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Special guests get 'night to shine' in Brighton

Francis X. DonnellyThe Detroit News

Brighton — It was difficult to say what the guests were most excited about — the dancing, the fancy duds or the tiaras that topped it off.

What was clear was that, for one night, they were the kings and queens of the ball.

On Friday, the 2/42 Community Church here hosted a prom-like event for residents with special needs.

It was one of 42 "Night to Shine" dances held across the country and sponsored by the foundation of former National Football League quarterback Tim Tebow.

"I'm elated," said Dane Russell, 50, a Howell resident with autism. "I'm a people person."

Some guests were excited about the event all day, especially when volunteers arrived at their workplace earlier Friday to primp them for the big night.

Maria Lawless, activities coordinator with Excel Employment Options, a Howell agency that employs many of the guests, said many rarely receive help from professional hairdressers.

"It was like getting a wedding party ready," Lawless said. "These girls have been to parties before but nothing like this."

The 149 princes and princesses, from teens to the elderly, were treated to a festive night with all the trimmings.

A guest arrives and gets a tumultuous welcome. The evening was sponsored by the foundation of former National Football League quarterback Tim Tebow.

They were greeted by a red carpet, photographers, a loudly cheering welcoming line of hundreds of volunteers. They got pampered with makeup and hair styling at primping stations.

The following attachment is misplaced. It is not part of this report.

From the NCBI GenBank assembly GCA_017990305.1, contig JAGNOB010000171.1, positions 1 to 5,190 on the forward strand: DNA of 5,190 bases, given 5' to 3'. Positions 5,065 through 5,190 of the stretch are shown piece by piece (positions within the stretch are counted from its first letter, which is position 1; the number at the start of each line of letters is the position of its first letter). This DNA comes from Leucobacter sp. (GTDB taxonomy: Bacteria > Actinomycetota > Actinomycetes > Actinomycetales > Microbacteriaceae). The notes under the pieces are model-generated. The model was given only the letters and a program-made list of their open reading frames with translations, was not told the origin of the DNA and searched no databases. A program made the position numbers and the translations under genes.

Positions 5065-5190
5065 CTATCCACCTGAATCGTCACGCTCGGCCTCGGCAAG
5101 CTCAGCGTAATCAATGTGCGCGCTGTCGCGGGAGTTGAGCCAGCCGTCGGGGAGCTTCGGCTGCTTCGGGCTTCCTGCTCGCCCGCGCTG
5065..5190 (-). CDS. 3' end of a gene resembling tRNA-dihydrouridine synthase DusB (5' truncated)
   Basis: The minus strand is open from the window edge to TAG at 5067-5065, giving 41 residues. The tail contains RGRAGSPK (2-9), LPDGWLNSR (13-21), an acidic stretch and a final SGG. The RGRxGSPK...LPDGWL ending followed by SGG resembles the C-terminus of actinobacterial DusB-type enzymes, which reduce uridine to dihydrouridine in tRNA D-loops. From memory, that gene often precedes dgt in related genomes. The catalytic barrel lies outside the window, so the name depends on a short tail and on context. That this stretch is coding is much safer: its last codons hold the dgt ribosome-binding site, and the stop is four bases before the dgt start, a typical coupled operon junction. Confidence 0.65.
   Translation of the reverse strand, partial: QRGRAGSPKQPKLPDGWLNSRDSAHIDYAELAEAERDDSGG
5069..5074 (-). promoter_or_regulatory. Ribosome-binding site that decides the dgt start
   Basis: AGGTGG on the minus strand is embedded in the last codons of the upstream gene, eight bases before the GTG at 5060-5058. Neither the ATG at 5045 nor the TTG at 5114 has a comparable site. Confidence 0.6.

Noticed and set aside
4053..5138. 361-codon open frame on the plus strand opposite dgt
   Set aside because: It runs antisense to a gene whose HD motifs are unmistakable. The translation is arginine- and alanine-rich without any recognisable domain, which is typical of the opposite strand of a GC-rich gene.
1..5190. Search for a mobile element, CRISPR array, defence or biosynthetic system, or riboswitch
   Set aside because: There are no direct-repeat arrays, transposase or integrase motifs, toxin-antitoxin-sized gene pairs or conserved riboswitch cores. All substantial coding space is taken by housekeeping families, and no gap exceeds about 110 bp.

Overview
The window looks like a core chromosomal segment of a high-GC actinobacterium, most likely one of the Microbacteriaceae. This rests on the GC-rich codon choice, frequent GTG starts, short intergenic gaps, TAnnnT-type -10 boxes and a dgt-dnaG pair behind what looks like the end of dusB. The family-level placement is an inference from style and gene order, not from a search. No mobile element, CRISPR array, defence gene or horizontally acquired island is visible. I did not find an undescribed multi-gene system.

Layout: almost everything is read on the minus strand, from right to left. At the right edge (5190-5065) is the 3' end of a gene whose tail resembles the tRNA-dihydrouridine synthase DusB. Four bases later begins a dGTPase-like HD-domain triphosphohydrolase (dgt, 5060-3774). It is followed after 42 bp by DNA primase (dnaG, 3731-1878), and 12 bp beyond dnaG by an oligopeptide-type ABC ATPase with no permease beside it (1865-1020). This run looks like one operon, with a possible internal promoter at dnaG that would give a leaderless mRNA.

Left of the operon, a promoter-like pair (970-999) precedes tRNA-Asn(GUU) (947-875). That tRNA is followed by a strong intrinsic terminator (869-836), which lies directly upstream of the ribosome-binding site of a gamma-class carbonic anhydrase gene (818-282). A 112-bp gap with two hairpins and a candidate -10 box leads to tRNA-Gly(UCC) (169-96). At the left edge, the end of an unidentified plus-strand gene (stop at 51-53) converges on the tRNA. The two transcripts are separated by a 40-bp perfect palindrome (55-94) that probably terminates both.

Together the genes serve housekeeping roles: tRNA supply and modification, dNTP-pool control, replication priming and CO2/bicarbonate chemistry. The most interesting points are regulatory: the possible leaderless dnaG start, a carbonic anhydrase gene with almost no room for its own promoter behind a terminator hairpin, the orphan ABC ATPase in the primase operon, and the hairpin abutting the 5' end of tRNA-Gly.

The gents even had folks shining their shoes.

Among the welcoming committee was Lt. Gov. Brian Calley.

"I've never seen anything like this but I love it," he said.

Calley, who has an 8-year-old daughter with autism, lauded the church and Tebow's foundation for feting a group that rarely gets to enjoy such a glamorous night.

Brothers Charlie and Lonnie couldn't decide what their favorite part of the evening was.

One answer might be what they were doing when they were rudely interrupted by a stranger: eating chocolate cake.

Charlie, who has Down syndrome, and Lonnie, who suffered a brain injury when he was born, were joined by their foster dad, Ron Windmiller of Novi.

Windmiller said he was moved to tears by the tumultuous welcome his sons and the other guests received when they arrived at the church.

Naming his favorite part of the evening was easy:

"Being served, being cared about, being made to feel special for one night," Windmiller said.

The dance drew such an overwhelming response that the Brighton church had to eventually limit the number of guests.

Other events around the country drew a similar response, according to the Tim Tebow Foundation.

The foundation sponsored a similar prom-like event last year and, after seeing its popularity, decided to offer the experience around the country, said executive director Eric Dellenbeck.

"We were certain this was an event that needed to be shared with the rest of the country," Dellenbeck said.

In all, 7,000 people with disabilities were feted at the proms in 26 states and Uganda and Kenya, he said.


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